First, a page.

(INDIANAPOLIS) — The coronavirus pandemic could end up wiping out half of Indiana’s restaurants.
One in five restaurants in Indiana have already closed, two-to-four times the normal rate. A National
Restaurant Association survey finds another third expect to go under by June unless there’s a
second round of federal help. The survey says they’ve already cut one-sixth of their jobs in the last
Indiana Restaurant and Lodging Association president Patrick Tamm says the first relief bill helped
many restaurants stay afloat. He praises Indianapolis Mayor Joe Hogsett for earmarking $11 million
dollars of the city’s federal money for rent and mortgage assistance for restaurants. Tamm says
nearly two-thirds of restaurants’ expenses are overhead costs they have to pay whether they’re
packed or empty, with rent and mortgage payments the biggest chunk.
But Tamm says the federal help amounted to two months of help for a crisis that’s lasted eight
months so far. He says the restaurant business has never really recovered since the start of the
pandemic. Even though state capacity limits on restaurants and other businesses have been lifted,
he says they’re still effectively capped at half capacity because of the need for social distancing. And
the skyrocketing spread of coronavirus is prompting many customers to just stay home.
Tamm says business has been noticeably declining over the last month as winter delivers a one-two
punch. Customers have taken note as the virus spirals to new highs — Indiana has averaged seven-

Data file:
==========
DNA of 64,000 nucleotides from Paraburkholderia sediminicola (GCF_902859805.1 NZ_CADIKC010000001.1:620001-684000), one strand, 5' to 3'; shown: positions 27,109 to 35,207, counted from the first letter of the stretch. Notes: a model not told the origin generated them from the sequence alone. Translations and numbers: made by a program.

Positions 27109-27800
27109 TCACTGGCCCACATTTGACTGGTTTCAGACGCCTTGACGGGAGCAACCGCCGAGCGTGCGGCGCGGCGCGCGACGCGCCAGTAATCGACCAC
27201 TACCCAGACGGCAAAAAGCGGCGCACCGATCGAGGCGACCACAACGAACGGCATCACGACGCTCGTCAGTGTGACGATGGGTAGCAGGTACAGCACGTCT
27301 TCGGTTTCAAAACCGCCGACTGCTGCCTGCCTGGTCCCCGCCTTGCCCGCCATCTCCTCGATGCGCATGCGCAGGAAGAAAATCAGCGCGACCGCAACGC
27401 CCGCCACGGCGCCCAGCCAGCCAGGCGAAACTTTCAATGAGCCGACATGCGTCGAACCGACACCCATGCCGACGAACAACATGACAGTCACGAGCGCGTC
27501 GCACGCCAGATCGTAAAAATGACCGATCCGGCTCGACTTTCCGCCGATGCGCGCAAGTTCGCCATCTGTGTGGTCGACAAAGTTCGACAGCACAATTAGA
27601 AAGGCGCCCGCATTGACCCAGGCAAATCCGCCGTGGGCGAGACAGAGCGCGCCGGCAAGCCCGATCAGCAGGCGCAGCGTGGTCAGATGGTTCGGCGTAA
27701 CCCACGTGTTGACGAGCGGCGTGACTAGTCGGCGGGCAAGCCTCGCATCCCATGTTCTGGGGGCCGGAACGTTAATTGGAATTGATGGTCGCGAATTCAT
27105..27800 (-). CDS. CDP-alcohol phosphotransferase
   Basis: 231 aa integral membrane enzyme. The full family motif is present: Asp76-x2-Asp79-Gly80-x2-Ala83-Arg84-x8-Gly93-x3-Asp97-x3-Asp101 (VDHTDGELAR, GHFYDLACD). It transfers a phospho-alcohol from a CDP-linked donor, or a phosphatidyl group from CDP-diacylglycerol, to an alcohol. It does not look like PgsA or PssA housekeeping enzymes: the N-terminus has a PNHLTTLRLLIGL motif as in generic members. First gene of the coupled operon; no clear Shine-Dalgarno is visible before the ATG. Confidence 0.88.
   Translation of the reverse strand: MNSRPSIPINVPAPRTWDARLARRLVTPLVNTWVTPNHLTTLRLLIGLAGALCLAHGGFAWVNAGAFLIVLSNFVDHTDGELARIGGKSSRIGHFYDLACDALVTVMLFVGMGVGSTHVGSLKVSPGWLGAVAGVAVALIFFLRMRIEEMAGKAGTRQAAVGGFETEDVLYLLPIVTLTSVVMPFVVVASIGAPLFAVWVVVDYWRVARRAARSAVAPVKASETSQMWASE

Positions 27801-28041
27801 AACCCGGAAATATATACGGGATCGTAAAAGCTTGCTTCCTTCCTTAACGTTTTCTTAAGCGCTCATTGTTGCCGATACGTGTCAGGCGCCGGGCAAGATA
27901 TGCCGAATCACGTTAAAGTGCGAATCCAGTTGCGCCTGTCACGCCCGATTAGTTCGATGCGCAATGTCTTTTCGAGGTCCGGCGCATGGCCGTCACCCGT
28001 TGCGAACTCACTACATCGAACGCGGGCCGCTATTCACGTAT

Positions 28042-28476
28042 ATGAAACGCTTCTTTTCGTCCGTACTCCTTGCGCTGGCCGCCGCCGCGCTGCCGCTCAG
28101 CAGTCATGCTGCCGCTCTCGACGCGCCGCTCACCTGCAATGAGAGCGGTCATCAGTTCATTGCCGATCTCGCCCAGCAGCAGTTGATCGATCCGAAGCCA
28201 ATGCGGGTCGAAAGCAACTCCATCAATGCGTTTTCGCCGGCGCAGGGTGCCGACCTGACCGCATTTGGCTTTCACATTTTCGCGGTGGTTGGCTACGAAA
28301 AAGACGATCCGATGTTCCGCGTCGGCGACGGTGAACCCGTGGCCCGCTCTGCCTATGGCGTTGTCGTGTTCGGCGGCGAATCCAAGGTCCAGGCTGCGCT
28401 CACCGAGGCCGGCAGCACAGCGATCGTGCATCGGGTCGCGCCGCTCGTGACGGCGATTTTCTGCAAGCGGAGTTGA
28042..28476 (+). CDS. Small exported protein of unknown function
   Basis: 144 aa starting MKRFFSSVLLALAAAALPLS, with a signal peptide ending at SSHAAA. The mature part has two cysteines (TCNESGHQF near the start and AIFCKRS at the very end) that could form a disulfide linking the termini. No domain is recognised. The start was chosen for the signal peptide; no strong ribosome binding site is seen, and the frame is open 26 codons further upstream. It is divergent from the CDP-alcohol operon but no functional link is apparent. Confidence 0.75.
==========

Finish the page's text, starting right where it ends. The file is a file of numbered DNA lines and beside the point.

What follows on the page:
thousand new cases a day over the last week, with health experts predicting the numbers will
continue to increase. And the arrival of cold weather reduces the feasibility of safer outdoor dining. A
second Indianapolis grant program offered help to restaurants to install heaters, and Tamm says
some restaurants have gotten creative, constructing igloos or installing giant storage pods in their
parking lots. But Tamm says when the temperature dips below a certain point, those measures
aren’t enough to coax people out of their houses.
Tamm says pizza, quick-service and fast-casual restaurants have weathered the pandemic with
drive-thru and takeout service. But he says family dining and independent upscale restaurants are
getting hammered by both the general reluctance to eat out and the cancellation of office holiday
parties, concerts, and other events that draw visitors to Indiana’s downtowns.